Comes the Dark is the first novel in a planned trilogy from talented zombie author Patrick D’Orazio. Fans of zombie and horror may recognize Mr. D’Oraizio’s unique last name from one of the many critically acclaimed stories he has placed in independent anthologies over the course of the past two years. In that time he has had stories from zombie, horror, bizarro, and even erotica genres all find publication. Apparently, he still found time to write a zombie trilogy that brings his obvious talent to a grander stage.
As the initial offering of the three part tale, Comes the Dark grabs you from the first few pages and drags you into Patrick D’Orazio’s, aptly titled, dark zombie apocalypse. Comes the Dark begins with the zombies already a destructive force that has humanity on its knees. The story opens with a normal everyday family man, Jeff Blaine, returning to his suburbia home with a ragged backpack full of supplies for his wife and two kids. He arrives home to discover the undead have slaughtered his family in his absence, leaving him angry and broken. Jeff channels his rage and destroys the zombies that killed his family with his weapon of choice; a blood streaked aluminum baseball bat.
With his family dead his house becomes a box of bitter memories and Jeff has no other choice than abandon it and find safer ground. Drawing on his never ending hate for the undead he invites them in for a memory burning barbeque. He tries to flee but finds his subdivision sealed off with crashed vehicles and half eaten corpses. Determined to escape the shambling hordes of suburban undead he enters back into the subdivision/war zone to try another exit. He comes across Megan, another widowed neighbor from his subdivision, and the two attempt to reach safety together. Jeff has given up hope and lives only to destroy any undead in his way. His world view is as dark as the destroyed world around him. It keeps him alive but gets him into a few harrowing situations.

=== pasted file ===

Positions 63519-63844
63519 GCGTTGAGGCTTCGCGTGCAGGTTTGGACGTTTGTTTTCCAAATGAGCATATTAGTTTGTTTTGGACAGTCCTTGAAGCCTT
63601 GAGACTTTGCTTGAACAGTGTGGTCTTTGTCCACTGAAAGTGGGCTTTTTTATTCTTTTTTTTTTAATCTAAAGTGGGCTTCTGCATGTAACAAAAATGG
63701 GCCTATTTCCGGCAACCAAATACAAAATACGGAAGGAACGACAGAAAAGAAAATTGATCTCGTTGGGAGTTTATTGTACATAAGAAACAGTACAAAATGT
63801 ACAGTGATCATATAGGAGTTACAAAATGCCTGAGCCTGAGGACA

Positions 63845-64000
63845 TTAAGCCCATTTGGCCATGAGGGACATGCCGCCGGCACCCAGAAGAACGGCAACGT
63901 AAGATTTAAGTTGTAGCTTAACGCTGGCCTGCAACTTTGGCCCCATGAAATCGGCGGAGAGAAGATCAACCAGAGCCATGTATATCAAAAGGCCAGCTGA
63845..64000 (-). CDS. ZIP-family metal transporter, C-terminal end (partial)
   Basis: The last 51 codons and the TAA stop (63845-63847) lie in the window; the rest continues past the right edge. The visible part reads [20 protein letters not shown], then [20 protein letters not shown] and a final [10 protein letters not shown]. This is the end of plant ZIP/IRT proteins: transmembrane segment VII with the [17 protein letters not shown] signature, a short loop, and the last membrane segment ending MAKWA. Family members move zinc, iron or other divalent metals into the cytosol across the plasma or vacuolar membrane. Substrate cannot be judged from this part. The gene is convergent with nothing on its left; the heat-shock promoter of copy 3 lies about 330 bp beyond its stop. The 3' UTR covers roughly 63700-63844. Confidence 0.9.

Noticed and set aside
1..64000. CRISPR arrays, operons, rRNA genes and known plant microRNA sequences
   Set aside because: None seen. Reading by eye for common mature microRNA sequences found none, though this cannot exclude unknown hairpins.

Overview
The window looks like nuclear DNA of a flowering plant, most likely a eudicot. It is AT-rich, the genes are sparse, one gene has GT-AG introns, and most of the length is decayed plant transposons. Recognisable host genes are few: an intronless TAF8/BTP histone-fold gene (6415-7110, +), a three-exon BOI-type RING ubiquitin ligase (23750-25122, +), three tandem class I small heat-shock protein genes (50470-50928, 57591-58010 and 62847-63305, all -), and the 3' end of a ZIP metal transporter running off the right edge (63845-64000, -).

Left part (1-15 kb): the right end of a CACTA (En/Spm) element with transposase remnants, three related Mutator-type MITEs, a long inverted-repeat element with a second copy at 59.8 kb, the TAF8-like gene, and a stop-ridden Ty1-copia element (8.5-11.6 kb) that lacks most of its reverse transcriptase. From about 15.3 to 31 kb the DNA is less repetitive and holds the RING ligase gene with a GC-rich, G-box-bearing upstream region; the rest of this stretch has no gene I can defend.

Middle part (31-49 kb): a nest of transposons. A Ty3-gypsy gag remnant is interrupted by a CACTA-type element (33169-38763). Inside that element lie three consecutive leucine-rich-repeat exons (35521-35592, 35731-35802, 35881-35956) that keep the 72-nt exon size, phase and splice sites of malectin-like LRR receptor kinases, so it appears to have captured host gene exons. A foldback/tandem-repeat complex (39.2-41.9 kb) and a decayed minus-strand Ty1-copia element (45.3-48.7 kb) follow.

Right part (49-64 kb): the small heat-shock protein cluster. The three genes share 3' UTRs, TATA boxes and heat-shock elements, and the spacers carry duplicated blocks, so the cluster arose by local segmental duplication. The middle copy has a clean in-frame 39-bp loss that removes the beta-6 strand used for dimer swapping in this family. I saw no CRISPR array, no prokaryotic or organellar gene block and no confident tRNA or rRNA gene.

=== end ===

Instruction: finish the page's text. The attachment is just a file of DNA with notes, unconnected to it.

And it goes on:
Once free of the doomed suburban neighborhood Jeff and Megan search for other survivors in the world gone mad around them. The two survivors navigate a wasteland of spent bullets, crashed cars, and devoured human corpses. Mr. D’Orazio takes his time and describes the decimated world in great detail; be it a single shambler or an entire ravaged town. Jeff and Megan explore the wasteland and it gives time for the characters to build into relatable humans. They seek out possible rescue areas and end up finding two more living humans; a big man, George, still intent on making it home to his family whom he hasn’t seen since the outbreak started and a quiet teenager named Jason.
As four they flee the larger cities and seek shelter among more deserted country roads. The ending is a cliff hanger to set up for the second in the series, Into the Dark, and it does a hell of a job snagging you.
Comes the Dark doesn’t take awkward stabs at making big changes in the zombie formula. Instead it is an unflinching look into how the normal everyday man in Anytown, USA deals with the world getting eaten alive in front of him. The zombies are prominent monsters; staggering and howling for flesh when ever the characters stop for a breath or supplies. I enjoyed the mix of good character building and tense action as it seems often times zombie stories sacrifice one for the other. I recommend Comes the Dark to all zombie fans and I looked forward to the next installments in this trilogy.